The study, published this week in the British Journal of Criminology, suggests that, although treatment is effective in reducing offending by drug users, it can be equally effective for people who enter treatment as an alternative to imprisonment, leading to reductions of almost three quarters in the average frequency of offending.
The researchers (Alex Stevens and Neil Hunt from the European Institute of Social Services, University of Kent, and Tim McSweeney and Paul Turnbull from the Institute for Criminal Policy Research, King’s College London) studied a group of drug dependent offenders who went through Drug Treatment and Testing Orders (DTTOs) in services across London and Kent, and compared them to a group of dependent drug users who entered treatment ‘voluntarily’ at the same treatment centres.
Alex Stevens explained: ‘Our research has shown that people on DTTOs were as likely to reduce their offending and drug use as people who entered treatment ‘voluntarily’. On average, those sentenced to a DTTO reported a 71% reduction in the frequency of offending between the time of arrest and 18 months after they started treatment. The sharpest fall in offending occurred in the first six months of treatment. There were similar reductions in the frequency of drug use and in the money they spent on drugs.’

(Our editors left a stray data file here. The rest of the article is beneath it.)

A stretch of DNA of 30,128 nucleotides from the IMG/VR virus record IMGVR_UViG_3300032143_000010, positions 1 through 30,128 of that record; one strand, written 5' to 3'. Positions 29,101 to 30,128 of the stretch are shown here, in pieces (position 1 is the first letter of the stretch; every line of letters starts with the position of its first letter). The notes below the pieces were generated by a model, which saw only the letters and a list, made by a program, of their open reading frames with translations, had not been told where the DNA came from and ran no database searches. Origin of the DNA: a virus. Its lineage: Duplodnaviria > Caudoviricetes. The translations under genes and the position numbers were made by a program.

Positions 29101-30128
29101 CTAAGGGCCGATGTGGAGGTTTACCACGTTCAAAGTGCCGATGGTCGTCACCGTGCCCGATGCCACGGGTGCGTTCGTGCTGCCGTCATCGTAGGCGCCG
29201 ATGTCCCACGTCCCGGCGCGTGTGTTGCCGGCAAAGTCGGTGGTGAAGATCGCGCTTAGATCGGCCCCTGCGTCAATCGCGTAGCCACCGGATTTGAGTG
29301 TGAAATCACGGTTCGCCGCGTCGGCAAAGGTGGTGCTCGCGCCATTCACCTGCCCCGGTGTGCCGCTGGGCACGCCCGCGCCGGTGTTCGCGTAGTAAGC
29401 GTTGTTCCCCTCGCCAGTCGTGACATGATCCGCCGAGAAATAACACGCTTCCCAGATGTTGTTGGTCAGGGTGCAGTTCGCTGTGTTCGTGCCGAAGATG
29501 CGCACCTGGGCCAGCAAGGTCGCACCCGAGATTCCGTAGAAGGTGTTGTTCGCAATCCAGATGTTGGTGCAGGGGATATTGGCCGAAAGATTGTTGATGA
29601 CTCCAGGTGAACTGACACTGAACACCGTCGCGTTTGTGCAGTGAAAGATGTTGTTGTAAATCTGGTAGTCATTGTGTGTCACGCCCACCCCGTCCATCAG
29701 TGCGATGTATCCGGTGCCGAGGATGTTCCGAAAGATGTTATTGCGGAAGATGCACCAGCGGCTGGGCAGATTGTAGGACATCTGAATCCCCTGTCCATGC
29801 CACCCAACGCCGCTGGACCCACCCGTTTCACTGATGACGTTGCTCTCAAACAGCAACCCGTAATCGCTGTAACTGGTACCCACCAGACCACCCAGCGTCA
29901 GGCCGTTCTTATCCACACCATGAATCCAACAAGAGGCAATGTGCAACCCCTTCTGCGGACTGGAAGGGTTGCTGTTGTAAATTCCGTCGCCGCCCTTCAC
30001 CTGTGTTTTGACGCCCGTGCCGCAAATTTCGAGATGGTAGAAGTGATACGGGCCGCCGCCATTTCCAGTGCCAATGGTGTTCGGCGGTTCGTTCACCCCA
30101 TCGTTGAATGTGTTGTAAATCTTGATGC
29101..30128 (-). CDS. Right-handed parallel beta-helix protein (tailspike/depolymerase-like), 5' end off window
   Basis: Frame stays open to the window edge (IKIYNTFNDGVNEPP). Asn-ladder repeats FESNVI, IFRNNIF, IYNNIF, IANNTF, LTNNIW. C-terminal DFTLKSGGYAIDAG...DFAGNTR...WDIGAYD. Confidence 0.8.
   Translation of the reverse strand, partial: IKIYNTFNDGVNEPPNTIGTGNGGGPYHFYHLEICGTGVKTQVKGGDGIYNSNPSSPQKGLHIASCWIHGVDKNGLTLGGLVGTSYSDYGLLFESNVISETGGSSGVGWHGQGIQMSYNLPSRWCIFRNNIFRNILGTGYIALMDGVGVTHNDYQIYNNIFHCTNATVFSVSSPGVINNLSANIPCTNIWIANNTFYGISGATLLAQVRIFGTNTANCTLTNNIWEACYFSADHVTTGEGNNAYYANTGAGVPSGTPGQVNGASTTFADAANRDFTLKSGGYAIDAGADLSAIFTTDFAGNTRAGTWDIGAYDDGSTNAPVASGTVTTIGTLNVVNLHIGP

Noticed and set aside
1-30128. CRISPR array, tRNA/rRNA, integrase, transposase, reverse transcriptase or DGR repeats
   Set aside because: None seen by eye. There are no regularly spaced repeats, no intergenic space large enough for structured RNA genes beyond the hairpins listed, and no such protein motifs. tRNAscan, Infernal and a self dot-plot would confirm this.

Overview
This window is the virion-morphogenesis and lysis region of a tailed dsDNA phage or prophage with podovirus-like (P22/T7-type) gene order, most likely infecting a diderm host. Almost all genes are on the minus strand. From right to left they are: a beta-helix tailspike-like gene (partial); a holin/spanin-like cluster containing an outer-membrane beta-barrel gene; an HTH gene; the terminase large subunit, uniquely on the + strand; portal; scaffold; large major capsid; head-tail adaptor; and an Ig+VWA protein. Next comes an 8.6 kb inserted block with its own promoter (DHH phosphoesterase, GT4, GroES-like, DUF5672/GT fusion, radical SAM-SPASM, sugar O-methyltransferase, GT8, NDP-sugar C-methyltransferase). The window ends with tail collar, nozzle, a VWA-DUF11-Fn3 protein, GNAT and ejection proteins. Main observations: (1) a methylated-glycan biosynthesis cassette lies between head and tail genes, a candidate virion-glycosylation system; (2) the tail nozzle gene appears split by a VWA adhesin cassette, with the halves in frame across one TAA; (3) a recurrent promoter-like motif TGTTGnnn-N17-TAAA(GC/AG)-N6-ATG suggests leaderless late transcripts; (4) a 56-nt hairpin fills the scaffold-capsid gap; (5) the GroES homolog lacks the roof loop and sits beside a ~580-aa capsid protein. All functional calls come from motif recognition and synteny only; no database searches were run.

Tim McSweeney added: ‘We also discovered that offenders on DTTOs were as motivated to change as people who ‘volunteered’ for treatment. However, there were ongoing problems in the delivery of the DTTO programmes, particularly in co-ordinating the work of the courts, the probation service and treatment agencies, which limited their effectiveness. Even with these problems, it seems that the treatment provided to drug dependent offenders was effective in reducing their offending and drug use.’
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